Well, actually, we recount this story in Actual Innocence. We — I’ve been a law professor for twenty-three years, and Peter and I used to work together as public defenders in the South Bronx. And our old office referred a case in 1987, ’88, of a guy named Marion Coakley, who was convicted of a rape-robbery, but had eleven alibi witnesses he was at a prayer meeting. Everybody thought he was innocent. And so, we took up the case, and the first thing we tried to do was DNA, and it actually turned out that there wasn’t enough DNA to get a result, but it was the very beginning of the technology.

Now, we managed to prove Marion innocent other ways that we sort of describe in the book, but we then, you know, started a forum in the law school. We learned a lot about DNA technology, and really our efforts have been dedicated to sort of using this technology to improve law enforcement as a whole ever since then. And so, really, starting right away, as soon as the technology was available, we always knew that this would not only exonerate the innocent, which it has done a lot, but if used correctly — and there’s been some problems with that, but we’re now getting it down a lot better — if used correctly, it also identifies the guilty.

And, you see, that’s every reform that we advocate in Actual Innocence, as Jim mentioned, you know, mistaken ID, false confessions, junk forensic science, fraudulent forensic science, bad lawyers, prosecutorial police misconduct, and on it goes. Each chapter tells a story, but it also gives a reform that is a win-win for the criminal justice system, because when you clean up ID procedures — and there are good ways to do it that people don’t focus on — you not only can exonerate an innocent person, but you also have an opportunity to catch the guilty before the guilty person commits more crimes.

And so, the things we’re saying here are being received by thoughtful conservatives, I mean, George Will, you know, read our book and said, "You know, these guys are right. The criminal justice system is just another government program, conservatives. You’ve got to look at it that way.” And so it goes. I mean, so I’m really hopeful that this is the start of going beyond, you know, a superficial look.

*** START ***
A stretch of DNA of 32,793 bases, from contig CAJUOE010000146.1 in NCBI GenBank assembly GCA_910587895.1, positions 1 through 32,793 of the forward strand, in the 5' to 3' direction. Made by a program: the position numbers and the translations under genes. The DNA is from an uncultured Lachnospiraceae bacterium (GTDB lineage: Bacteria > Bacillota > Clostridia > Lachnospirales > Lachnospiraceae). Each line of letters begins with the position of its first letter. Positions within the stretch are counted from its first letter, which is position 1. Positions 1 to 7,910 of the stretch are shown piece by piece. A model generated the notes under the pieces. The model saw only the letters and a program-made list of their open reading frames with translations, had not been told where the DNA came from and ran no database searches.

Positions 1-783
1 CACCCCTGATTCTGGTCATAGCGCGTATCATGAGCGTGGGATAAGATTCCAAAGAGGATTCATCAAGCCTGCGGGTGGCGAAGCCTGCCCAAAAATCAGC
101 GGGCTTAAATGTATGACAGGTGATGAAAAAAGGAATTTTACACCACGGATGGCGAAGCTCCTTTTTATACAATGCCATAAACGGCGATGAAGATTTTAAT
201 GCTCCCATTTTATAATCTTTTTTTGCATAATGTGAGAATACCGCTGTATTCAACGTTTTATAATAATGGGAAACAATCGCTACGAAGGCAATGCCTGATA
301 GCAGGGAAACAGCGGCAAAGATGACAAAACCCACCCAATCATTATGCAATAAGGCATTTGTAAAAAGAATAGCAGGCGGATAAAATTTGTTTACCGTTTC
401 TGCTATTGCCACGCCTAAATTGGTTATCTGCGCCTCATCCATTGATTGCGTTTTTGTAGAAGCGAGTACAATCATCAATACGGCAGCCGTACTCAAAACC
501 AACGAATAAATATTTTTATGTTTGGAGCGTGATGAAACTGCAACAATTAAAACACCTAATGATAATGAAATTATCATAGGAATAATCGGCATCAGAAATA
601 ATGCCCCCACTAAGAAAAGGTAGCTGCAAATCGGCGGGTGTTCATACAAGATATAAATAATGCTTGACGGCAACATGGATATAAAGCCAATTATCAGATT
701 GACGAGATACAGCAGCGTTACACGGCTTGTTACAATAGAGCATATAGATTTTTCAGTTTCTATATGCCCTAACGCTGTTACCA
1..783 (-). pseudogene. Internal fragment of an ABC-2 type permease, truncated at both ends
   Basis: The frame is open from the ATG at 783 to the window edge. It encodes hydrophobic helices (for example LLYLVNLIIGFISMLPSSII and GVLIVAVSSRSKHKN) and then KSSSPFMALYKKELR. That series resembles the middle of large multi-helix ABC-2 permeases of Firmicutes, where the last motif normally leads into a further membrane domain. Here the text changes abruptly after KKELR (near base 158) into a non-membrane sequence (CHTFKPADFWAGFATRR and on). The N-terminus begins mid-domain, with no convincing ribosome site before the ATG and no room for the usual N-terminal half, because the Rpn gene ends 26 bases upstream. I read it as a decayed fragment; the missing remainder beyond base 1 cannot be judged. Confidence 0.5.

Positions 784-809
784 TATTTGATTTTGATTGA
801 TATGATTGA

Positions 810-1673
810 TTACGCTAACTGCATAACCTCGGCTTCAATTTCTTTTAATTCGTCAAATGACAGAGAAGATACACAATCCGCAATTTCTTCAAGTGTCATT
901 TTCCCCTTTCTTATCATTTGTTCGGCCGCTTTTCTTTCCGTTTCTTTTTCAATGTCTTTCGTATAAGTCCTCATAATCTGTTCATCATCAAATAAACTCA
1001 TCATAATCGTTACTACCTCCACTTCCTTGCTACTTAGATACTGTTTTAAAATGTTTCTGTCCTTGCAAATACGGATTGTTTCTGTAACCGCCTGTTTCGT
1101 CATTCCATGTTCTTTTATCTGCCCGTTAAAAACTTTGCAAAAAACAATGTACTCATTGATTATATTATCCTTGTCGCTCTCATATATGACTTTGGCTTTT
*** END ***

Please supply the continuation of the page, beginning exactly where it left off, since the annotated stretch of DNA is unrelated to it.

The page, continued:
DNA’s real significance is that it can prove people definitively innocent or guilty, but it also is giving us an unprecedented opportunity to see the real state of the criminal justice system, and it is broken in so many places, and so broken that governors like George Ryan acknowledge that you really can’t really depend on it at this point, and probably ever, to make, you know, the kind of determinations that are necessary for the death penalty.

JIM DWYER:

One interesting thing that came up last week, you know —

AMY GOODMAN:

Jim Dwyer.

JIM DWYER:

Yeah, we all know about Governor Bush granting a thirty-day reprieve to a man in Texas named Ricky McGinn, so that he can have DNA tests. Now, whatever the politics are behind that decision, let’s look at what actually happened in the justice system. Governor Bush’s mantra has been that every person should have full access to the courts, that every person he’s executed has had full access to the courts.

Ricky McGinn had full access to the courts, and even though the trial court in that case said McGinn should have these advanced DNA tests that can definitively establish whether he’s guilty of capital murder, even though the trial courts said that, the Texas Criminal Court of Appeals denied it without explanation just the day before he was to be executed. That’s why Bush had to step in. What is the Texas Criminal Court of Appeals doing? It’s doing the same thing that courts of appeals are doing all over the country. In the cases we recount in Actual Innocence, none of those people actually got relief from the appellate courts, even though there were terrible eyewitness procedures, even though there were false confessions.

AMY GOODMAN:

Jim Dwyer, we have to break for stations to identify themselves, but we’re going to come back to this issue. And also, was that the reason George W. Bush gave the reprieve? Or was it because Barry Scheck said, at his own personal expense, if he didn’t grant the reprieve so that there could be a DNA test, he’d have him tested after he was executed, and George W. Bush takes great pride in saying that everyone that he has had executed in Texas — he has presided over more executions than any governor in the history of the United States — has been guilty?